How a bacon-loving family survived eating less meat

Veggie Delights

One of my former colleagues — a yoga instructor and vegan blogger — leads an exemplary lifestyle. The few times we’ve met in person I found myself rambling on about how I’d go vegetarian in a heartbeat if my family would only get on board. And furthermore, how I had no intention of becoming a short-order cook. Excuses. That’s essentially what I fed her. Over the years she’s probably heard tons of people mutter the same (predictable) lines. If I could go back and roll my eyes at my younger self, I would.

I’ve since come to realize that change doesn’t come overnight; rather, it happens in the teeniest of baby steps. Nor need it be ‘all or nothing’ to be worthwhile. And that’s exactly the point of the #MeatlessMonday challenge. Omitting ground beef from a chilli or lasagne every now and then won’t kill anyone and the world won’t suddenly stop turning. Or will it? My husband isn’t convinced. Irish-born, he was raised on a solid meat-and-potatoes diet. Could a meal that doesn’t feature some slaughtered farm animal even be called a meal?

I knew that change — if it was to visit my home at all — would have to start with me. As Head Chef and Chief Grocery Shopper, surely I had some say in what landed on our plates every evening. Didn’t that make it my responsibility to ensure I was serving my family the most nutritious meals? It was for their own good, I reasoned, whether they liked it or not.

That said, making the shift to eating less meat would not be for the faint-hearted. I had to be strong in my resolve. After all, there is ample evidence in support of ditching meat to back me up. Aside from animal welfare concerns, eating red meat increases the chance of developing heart disease, various cancers, Alzheimer’s disease, and diabetes — to name just a few of the health risks.

Raising livestock costs the environment in a big way, too. According to an article in The Guardian, “[beef] requires 28 times more land to produce than pork or chicken, 11 times more water and results in five times more climate-warming emissions. When compared to staples like potatoes, wheat, and rice, the impact of beef per calorie is even more extreme, requiring 160 times more land and producing 11 times more greenhouse gases.”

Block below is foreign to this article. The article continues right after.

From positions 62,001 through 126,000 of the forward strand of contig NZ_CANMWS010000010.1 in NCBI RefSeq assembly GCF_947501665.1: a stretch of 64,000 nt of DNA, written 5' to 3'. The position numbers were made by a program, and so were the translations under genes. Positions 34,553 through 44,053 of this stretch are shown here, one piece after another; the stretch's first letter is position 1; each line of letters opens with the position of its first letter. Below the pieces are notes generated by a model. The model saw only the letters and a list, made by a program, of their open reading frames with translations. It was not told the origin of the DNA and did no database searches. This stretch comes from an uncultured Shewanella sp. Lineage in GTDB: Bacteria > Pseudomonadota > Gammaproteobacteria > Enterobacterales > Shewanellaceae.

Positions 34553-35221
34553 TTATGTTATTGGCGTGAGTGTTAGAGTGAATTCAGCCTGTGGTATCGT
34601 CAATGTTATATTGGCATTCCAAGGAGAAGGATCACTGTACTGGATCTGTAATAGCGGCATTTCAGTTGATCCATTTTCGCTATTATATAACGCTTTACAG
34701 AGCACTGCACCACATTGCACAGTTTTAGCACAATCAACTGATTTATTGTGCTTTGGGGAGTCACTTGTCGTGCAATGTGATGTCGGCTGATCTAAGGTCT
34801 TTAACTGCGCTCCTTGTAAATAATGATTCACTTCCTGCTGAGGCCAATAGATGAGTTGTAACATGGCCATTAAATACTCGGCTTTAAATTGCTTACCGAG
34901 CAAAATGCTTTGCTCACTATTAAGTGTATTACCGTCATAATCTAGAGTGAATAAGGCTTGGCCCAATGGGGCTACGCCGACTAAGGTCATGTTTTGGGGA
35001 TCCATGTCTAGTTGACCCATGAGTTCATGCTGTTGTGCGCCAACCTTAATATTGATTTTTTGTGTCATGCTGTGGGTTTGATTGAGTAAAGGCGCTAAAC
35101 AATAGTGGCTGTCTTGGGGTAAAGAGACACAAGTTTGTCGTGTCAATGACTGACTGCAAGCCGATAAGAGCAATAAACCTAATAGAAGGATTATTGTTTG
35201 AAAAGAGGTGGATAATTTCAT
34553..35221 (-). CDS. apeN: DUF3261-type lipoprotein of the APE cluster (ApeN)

I was convinced, so I made the executive decision to serve less meat — A LOT less meat. Once I was committed, there was no turning back. The real test, though, was selling a meatless menu to a pair of tricky customers: a bacon-loving father and son. So I set out trawling the internet for stews, curries, and pasta so delectable my carnivorous crew wouldn’t know what they were missing.

Rather than get too radical, initially I opted to stick to sustainable chicken and fish, with the occasional striploin as a “treat” shared between us. God forbid I tried to pass off tofu on their poor unsuspecting souls!

My first attempts at vegetarian-ish cuisine fell somewhat flat. While hubby gobbled up the bean salad, my 9-year-old wouldn’t touch it. But neither seemed overly bothered that the tacos swapped out the beef for chicken.

So, my hunt for THE vegetarian dish that will convert my reluctant meat-lovers continues… If you happen to have one you know will be a hit, please send it my way!

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The Whole Family Happiness Project is a group of moms exploring our connection to our individual purpose, our family happiness, and the happiness of the world around us. Come join us on Facebook.

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